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The Daily Wildcat

The Daily Wildcat


Regents president proposes new tuition setting process


Jonathan Williams / The State Press

The Arizona Board of Regents discusses various topics inside the Turquoise Room at the Memorial Union in Tempe on Friday. The regents deliberated a wide range of topics during the meeting, including the college pipeline and the tuition-setting process for Arizona universities.

TEMPE — The Arizona Board of Regents president proposed a policy revision she said would change the tuition-setting process for state universities during the regents’ meeting at Arizona State University on Thursday.

Eileen Klein, president of the board of regents, gave her report to the regents, which focused on the tuition and fee-setting process and her desire to make those processes more transparent.

Klein also proposed increasing student involvement in the tuition process, as well as the tuition-setting calendar.

Klein said the biggest thing she would like to see changed is more individualized discussions among the three Arizona public universities — ASU, Northern Arizona University and the UA. Under her proposed tuition-setting calendar, the board of regents would visit each university to understand its academic plans and the longer projection of tuition at that university.

During the spring semester, a tuition discussion would start in January with each university president announcing a statement regarding their general ideas for tuition, under Klein’s tuition-setting calendar revision.

The regents would then visit each university in February, March and April to have a more in-depth discussion regarding the universities’ tuition plans.

At the end of April, Klein said, all three university presidents would announce their tuition plans together, and then there would be a statewide hearing open for members of the public to share their thoughts and ideas.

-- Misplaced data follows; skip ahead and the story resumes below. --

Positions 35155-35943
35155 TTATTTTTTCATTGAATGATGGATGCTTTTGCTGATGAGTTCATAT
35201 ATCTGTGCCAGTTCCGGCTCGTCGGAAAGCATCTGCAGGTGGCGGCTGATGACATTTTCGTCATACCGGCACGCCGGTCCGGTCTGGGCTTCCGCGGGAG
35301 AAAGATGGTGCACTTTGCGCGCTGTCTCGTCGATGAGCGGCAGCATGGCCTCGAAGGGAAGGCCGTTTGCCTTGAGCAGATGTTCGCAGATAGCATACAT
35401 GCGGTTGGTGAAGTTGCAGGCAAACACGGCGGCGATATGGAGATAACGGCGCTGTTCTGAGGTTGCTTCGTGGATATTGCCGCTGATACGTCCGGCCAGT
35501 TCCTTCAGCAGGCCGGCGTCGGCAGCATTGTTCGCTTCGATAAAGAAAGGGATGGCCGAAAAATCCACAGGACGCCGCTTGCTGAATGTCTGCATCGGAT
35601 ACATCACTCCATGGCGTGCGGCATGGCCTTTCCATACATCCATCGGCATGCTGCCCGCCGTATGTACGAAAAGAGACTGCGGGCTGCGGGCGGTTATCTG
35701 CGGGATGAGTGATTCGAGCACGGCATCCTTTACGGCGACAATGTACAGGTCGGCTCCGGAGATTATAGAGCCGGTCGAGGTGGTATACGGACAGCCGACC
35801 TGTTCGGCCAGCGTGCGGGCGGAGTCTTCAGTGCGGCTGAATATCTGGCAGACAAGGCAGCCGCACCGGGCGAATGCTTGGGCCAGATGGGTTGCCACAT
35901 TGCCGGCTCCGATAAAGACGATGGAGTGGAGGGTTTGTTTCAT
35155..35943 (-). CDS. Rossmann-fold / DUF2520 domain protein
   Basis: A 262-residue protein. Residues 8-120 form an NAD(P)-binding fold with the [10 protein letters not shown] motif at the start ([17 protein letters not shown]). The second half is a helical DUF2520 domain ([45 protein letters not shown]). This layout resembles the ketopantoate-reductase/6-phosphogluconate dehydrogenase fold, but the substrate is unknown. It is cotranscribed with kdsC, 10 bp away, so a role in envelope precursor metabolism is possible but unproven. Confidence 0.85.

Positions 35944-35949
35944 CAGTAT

Before the board of regents makes any decision regarding tuition and fee setting, Klein said she would like the opportunity to hear from each university president and take their ideas into consideration.

Public universities receive $750 million from the state government, Klein said, which accounts for 25.5 percent of the regents’ budget. The remaining amount of the budget comes from fees, and Klein said students are now carrying responsibility for the operating costs because, for every dollar that the state government removes from funding for the public universities, students have to pay it instead.

Regent Ram Krishna expressed concern about the future of state funding for education with the new Arizona legislature, to which both ASU President Michael Crow and Klein responded.

“Legislature is like a football game,” Crow said. “We like to actually play it rather than assume who’s going to win.”

While Klein suggested to Krishna that there could be a legislature-specific conversation at a later time, she did say the regents would be involved in working with the policymakers.

“We don’t want legislature to use tuition as a backstop for its budget troubles,” Klein said.

Thursday’s meeting opened with a call to the audience, where members of the audience could voice their concerns to the regents. During this time, ASU graduate students shared their concerns regarding tuition.

Andy Waldron, assembly president of the ASU Graduate and Professional Student Association, told the regents that graduate students are facing too much debt from student loans.

“The debt burden is being placed more and more on grad students,” Waldron said.

Individuals from a group of DREAM-ers also took to the podium to call on the board of regents to lower tuition rates for deferred action recipients.

The regents met again Friday to vote on approving several items on their agenda.


Follow Meghan Fernandez on Twitter.

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